Will Broadway come back to fewer shows per week?

If my blog were a person, he’d be feelin’ pretty old right now.

Because I’m about to go way back in time.
In 2007 (!), 14 years ago, I wrote a blog entitled “8 Shows A What” which questioned why the 8-show-a-week model even existed.

I wrote the blog because I was producing Off-Broadway at the time and it was painfully clear that there wasn’t enough demand for 8 shows a week. So using the Actors Equity “Per Performance” contract, we were able to keep shows running for a much longer period of time, and therefore keep people employed for a much longer period of time.

 And here’s some case study data for you:

The shows that did less than 8 shows a week were more commercially successful than the shows that did 8.

You can read the blog here.  Reminder, it is 14 years old.  I like to think I’m a better blogger now.  But you’ll tell me, I’m sure. 🙂

Why am I rubbing my blog’s age in his old face?

Because this past week, news broke (by Philip Boroff again) that one of the ideas on the table between Producers and the Unions is the concept of a pro-rated return.

 In other words, some shows might come back for 7 shows a week or 5 or. . . . whatever they can agree on.

 And yes, that’d mean a pro-rated salary as well.

 Fewer shows per week, allows you to reduce other expenses as well.  You don’t have to spend as much advertising to fill 5 shows as you do 8.  You shouldn’t (!) have to pay as much rent (this was what made the Off-Broadway model work).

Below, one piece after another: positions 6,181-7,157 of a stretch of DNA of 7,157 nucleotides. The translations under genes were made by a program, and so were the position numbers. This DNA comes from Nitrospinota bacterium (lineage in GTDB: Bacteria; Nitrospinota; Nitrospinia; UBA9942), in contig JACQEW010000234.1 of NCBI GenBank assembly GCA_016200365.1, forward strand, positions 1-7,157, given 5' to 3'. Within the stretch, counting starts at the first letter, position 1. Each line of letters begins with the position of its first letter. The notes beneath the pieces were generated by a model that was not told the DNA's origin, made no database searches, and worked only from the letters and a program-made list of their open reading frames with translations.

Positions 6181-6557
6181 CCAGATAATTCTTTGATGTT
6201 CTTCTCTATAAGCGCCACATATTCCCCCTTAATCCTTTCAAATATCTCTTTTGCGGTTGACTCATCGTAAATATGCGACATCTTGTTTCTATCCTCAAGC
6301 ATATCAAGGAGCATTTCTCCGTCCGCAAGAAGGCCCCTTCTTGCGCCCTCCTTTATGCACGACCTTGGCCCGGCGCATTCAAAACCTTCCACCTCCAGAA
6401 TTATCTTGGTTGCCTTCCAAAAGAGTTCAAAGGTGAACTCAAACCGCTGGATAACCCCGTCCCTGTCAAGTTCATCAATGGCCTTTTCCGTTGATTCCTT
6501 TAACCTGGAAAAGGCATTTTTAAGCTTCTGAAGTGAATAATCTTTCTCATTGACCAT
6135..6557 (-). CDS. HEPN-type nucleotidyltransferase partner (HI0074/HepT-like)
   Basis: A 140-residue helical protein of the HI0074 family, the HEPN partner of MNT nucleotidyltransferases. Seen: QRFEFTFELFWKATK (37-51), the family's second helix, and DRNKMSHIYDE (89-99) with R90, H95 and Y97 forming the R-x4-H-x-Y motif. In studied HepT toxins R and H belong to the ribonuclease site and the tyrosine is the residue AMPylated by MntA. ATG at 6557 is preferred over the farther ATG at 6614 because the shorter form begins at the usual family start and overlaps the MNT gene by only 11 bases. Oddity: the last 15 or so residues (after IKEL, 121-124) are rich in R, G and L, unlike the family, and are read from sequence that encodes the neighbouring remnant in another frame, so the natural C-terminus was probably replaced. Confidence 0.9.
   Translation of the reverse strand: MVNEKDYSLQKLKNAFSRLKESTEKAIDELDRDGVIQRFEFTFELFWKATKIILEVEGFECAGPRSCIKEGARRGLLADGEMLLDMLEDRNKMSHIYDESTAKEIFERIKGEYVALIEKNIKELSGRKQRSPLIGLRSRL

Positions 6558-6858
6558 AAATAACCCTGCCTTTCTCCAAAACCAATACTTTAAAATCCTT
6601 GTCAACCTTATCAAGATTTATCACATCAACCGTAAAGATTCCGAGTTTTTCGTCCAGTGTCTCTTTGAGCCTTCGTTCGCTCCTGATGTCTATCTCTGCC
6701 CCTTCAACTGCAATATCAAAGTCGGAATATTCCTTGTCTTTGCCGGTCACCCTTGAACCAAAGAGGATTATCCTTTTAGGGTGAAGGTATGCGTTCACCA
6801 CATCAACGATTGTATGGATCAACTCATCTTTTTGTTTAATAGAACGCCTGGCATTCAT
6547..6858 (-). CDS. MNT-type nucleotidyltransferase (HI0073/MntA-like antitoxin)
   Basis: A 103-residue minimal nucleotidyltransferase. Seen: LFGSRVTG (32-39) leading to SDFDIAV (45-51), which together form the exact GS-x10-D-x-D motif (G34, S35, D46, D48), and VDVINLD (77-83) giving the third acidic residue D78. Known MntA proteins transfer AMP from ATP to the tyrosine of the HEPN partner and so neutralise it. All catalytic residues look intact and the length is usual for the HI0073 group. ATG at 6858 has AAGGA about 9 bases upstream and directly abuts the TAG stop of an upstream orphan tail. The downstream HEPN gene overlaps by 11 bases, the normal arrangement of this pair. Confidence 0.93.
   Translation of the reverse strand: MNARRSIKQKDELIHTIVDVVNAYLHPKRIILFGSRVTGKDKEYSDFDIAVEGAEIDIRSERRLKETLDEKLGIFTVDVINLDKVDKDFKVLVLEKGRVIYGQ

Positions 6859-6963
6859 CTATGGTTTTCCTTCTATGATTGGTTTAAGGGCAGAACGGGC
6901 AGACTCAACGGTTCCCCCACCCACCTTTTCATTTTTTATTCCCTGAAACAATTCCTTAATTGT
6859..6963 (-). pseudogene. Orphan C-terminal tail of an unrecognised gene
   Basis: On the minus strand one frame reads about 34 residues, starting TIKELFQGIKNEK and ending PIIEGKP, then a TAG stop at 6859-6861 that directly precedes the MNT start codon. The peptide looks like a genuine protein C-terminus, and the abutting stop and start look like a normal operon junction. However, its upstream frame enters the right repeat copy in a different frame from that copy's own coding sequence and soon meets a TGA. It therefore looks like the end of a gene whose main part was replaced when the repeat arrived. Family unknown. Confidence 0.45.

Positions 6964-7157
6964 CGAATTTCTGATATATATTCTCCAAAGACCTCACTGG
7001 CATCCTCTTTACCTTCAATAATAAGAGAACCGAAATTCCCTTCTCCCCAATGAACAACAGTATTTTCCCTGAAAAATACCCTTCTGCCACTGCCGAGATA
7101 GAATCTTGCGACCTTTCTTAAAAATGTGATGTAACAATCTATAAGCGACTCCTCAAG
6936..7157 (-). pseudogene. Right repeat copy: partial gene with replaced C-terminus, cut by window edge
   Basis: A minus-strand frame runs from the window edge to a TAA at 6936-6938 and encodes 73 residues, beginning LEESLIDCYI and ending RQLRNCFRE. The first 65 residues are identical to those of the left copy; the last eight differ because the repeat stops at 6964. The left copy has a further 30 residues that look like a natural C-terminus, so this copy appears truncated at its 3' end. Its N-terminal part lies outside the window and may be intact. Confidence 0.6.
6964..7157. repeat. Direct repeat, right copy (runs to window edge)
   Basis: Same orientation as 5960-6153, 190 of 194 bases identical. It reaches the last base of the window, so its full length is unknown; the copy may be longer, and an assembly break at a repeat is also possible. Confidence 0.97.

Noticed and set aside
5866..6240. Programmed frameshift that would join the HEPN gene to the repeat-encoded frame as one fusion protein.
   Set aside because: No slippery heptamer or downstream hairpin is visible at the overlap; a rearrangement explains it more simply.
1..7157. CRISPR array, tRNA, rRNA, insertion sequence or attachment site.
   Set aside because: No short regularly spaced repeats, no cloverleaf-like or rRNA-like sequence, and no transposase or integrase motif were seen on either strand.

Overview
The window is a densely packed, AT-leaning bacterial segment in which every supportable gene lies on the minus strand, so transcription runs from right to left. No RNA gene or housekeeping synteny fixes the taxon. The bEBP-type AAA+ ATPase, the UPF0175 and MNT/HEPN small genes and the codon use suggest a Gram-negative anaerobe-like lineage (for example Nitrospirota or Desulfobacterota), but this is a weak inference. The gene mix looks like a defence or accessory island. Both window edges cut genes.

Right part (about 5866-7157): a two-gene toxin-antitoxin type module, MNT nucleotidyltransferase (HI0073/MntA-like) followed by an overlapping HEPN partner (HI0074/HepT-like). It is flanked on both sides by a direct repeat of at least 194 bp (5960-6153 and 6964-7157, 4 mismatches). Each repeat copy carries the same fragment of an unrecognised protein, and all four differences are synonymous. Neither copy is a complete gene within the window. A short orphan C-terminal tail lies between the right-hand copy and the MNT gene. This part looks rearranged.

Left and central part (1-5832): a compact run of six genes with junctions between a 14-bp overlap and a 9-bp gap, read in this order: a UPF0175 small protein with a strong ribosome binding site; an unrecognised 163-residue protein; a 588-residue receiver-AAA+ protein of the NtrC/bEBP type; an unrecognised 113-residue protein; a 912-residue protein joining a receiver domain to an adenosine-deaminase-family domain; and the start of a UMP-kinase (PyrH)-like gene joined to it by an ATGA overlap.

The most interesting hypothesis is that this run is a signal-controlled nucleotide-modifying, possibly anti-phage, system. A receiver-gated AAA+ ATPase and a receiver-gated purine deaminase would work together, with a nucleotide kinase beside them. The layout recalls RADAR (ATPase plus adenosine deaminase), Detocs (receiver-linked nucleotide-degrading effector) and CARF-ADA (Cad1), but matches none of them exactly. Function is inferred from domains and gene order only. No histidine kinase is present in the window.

So, since we know that demand is going to be less when Broadway comes back (due to the fact that tourism won’t be at the levels we need to support 8 shows a week for so many shows – and locals are still not wanting to go out on a Tuesday night), I believe pro-rating is a “makes sense” solution for our first step back.

 Provided that everyone gets on the pro-rating page, of course.  This comeback means every party pitching in to make this work, from unions to producers to accountants and managers and . . . everyone.

 But if it worked, pro-rating could get MORE shows back and FASTER, because there will be less risk for returning or new shows. They will not only be exposed to less risk, but they’ll be more likely to fill a house, provided a better experience for the audience and those on stage as well.

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Ken created one of the first Broadway podcasts, recording over 250 episodes over 7 years. It features interviews with A-listers in the theater about how they “made it”, including 2 Pulitzer Prize Winners, 7 Academy Award Winners and 76 Tony Award winners. Notable guests include Pasek & Paul, Kenny Leon, Lynn Ahrens and more.